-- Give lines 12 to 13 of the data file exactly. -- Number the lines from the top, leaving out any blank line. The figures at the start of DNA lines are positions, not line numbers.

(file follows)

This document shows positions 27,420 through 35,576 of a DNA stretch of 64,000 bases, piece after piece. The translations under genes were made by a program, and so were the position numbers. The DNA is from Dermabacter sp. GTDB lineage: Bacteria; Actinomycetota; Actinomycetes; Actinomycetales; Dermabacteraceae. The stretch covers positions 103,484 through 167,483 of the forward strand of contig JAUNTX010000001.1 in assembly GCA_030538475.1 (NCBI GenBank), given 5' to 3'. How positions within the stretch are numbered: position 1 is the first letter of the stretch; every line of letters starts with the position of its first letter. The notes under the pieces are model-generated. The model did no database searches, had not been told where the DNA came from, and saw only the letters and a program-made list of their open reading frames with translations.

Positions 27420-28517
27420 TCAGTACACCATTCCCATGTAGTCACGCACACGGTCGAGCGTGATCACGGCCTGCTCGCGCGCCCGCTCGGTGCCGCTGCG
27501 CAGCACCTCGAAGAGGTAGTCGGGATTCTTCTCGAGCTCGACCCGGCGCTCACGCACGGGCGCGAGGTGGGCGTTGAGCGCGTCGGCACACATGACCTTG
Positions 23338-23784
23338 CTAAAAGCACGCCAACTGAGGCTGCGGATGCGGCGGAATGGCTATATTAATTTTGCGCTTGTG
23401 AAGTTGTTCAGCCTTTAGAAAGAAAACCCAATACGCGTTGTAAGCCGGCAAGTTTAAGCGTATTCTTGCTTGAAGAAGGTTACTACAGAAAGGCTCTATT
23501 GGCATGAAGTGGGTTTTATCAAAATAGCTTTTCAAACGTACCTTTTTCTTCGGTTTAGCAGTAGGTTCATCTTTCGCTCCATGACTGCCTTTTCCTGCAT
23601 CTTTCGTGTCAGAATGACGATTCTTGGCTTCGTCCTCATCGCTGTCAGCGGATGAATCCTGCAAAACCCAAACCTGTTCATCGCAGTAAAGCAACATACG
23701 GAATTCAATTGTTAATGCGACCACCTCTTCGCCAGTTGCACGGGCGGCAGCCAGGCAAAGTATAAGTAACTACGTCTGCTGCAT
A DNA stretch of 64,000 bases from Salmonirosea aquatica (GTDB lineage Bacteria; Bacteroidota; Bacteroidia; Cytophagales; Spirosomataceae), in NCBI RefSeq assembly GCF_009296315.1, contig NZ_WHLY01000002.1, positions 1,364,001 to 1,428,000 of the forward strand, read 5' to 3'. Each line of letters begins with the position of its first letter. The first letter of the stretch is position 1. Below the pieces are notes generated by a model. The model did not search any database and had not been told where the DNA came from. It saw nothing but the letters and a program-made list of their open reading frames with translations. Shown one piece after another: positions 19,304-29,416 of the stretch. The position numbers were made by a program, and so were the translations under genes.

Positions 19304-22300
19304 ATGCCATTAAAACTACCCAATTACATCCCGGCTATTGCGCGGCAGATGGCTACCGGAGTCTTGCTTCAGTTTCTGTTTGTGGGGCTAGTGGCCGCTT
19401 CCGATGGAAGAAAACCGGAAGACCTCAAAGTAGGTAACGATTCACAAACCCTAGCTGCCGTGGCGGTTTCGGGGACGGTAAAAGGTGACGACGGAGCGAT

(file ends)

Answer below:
Positions 19304-22300
19304 ATGCCATTAAAACTACCCAATTACATCCCGGCTATTGCGCGGCAGATGGCTACCGGAGTCTTGCTTCAGTTTCTGTTTGTGGGGCTAGTGGCCGCTT